In layman terms, cultural capital is when we’re perceived on the basis of our non economic strengths. Unfortunately, this leads to class differences and social inequality 99% of the time. But one of its biggest consequences is gender inequality. 

You’re probably confused but let me explain. 

Women and particularly teenage girls hold almost zero cultural capital in our society. Their interests are quite frequently looked down upon in contrast to those of men. Things that are stereotypically marketed towards men such as sports, action films, action figures are generally considered good taste. Whereas when it comes to the stereotypical interests of women which include rom coms, make-up, and even fashion to an extent, then the self-created critics are always quick to comment. I mean ask yourself, what holds higher value in your mind?

A movie like ‘Mean Girls,’ which consists of rich spoilt school girls as the protagonists who plot plans to avenge each other or a movie like ‘Thor,’ which has a strong masculine superhero who fights other supernatural creatures as the lead character? 
If I had to take a wild guess, then based on the centuries long gender biased mindset we’ve all been victims of, I’d say the latter. 

We are naturally inclined towards downplaying the likes and dislikes of women in our daily life.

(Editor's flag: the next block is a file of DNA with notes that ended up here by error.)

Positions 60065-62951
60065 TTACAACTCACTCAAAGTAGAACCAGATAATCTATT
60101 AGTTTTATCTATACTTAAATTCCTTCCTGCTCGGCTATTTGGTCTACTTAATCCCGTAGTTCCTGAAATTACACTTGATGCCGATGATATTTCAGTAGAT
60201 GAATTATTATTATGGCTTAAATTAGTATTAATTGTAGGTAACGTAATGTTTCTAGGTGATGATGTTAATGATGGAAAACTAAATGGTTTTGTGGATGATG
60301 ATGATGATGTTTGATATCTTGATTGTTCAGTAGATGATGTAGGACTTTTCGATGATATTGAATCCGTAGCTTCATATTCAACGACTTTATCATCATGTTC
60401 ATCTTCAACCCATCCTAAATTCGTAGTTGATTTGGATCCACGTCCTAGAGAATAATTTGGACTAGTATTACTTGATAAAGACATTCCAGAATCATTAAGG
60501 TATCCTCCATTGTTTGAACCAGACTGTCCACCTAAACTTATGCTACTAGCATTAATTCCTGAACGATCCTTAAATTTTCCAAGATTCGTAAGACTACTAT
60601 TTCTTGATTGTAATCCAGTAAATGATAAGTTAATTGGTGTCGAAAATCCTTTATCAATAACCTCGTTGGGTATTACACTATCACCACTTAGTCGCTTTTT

Let’s take another example; fashion. 

Stereotypically, most females are drawn to clothing and accessories. They tend to care about the way they look more than men do. However, the fashion industry as a whole is considered highly superficial. Women who enjoy styling themselves are quickly boxed into the spoilt and stupid rich brat stereotype. Although, if a man takes care of the way he dresses and experiments with his clothing then he’s considered ‘cool,’ and ‘classy.’ He’s even termed as smart looking to an extent. 

I think it’s important we ask ourselves why. 

For this is not just present in the cinema or a few other industries. It’s present within us as well.

When I was younger, I’d never have admitted to liking Taylor Swift or One Direction. Those were two artists whose fan bases mostly consisted of female fans. Unsurprisingly, it was considered ‘basic’ to like them. If you were fond of Taylor Swift, then you were immediately labelled as the dumb girly teenager. When it came to One Direction, people were quick to assume that girls only liked them because of their attractive looks. I mean what else, right? People didn’t waste time listening to their music before calling them the band which only shallow teenage girls listened to. Young women were practically shamed for having a choice which was different from that of the men.

Sometimes, it was even worse. For quite frequently, a man and woman might have the same interest but a woman is shamed for it whereas a man isn’t. 

Let’s go back to Taylor Swift. She was and still is famous for writing most of her songs about boys who broke her heart. Now although heartbreaks are a normal part of life, she was continuously shamed for it. She was perceived as this immature unintelligent blonde who was utterly boy obsessed and was termed as someone who was forever ‘victimising’ herself.
Nevertheless, when Post Malone wrote about a girl who broke his heart, everybody was ready to drop everything and scream ‘fuck that bitch,’ with him. They began to think of him as someone who understood real pain.